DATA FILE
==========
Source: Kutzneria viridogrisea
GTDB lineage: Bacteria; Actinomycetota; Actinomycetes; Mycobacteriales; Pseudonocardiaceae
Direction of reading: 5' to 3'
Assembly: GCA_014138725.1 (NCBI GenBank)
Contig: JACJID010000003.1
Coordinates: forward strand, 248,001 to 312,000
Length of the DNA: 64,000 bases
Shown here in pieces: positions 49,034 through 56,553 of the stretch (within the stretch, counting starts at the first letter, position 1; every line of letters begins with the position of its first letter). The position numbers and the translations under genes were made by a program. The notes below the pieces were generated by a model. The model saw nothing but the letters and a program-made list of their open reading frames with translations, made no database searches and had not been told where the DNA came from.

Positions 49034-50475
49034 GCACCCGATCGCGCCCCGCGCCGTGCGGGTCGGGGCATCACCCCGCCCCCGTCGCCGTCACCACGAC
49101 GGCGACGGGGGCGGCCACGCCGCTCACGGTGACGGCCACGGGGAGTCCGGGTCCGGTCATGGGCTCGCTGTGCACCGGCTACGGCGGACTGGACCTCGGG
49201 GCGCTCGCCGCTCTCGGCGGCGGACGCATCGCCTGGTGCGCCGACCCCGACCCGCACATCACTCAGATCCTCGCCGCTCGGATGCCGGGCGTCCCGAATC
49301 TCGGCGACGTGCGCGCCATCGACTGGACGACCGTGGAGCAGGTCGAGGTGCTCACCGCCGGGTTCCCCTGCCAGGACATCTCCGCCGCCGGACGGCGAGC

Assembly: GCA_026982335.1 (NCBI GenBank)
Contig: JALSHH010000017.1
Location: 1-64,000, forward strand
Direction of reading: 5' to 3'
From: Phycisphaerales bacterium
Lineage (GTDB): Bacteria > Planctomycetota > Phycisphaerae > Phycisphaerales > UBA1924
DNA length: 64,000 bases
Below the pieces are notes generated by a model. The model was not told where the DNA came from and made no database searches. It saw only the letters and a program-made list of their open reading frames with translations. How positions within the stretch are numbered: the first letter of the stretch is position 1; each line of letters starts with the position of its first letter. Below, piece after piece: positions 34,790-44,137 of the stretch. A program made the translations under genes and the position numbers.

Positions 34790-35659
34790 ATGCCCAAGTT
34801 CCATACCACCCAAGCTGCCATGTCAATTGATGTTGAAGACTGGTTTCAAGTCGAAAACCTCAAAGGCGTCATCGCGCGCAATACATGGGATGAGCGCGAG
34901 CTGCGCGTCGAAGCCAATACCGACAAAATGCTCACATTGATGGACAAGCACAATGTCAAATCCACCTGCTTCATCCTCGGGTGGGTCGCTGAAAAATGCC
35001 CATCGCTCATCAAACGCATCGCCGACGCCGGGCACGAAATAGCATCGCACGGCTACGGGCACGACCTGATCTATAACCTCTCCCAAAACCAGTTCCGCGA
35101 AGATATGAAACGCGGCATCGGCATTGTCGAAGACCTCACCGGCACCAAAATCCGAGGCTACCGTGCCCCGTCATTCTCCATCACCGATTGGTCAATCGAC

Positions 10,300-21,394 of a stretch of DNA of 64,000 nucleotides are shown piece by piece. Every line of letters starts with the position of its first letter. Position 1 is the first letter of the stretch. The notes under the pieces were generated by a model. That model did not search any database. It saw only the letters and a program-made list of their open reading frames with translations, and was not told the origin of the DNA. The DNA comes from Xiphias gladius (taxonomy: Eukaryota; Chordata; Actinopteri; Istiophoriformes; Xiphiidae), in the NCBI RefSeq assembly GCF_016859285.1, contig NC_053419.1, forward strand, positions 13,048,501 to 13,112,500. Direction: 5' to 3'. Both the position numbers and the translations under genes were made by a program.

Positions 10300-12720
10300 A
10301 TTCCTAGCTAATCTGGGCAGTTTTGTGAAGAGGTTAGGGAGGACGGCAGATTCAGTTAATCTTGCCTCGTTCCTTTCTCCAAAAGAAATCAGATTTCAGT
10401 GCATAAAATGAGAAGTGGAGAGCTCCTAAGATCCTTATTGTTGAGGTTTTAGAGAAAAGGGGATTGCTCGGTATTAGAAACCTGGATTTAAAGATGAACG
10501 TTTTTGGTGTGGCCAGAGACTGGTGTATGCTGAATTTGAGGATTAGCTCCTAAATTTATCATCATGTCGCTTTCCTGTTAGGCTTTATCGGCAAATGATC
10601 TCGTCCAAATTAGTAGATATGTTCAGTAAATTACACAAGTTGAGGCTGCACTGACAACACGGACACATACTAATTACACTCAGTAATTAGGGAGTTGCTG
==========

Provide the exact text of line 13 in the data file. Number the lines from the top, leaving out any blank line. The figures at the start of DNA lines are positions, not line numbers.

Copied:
49301 TCGGCGACGTGCGCGCCATCGACTGGACGACCGTGGAGCAGGTCGAGGTGCTCACCGCCGGGTTCCCCTGCCAGGACATCTCCGCCGCCGGACGGCGAGC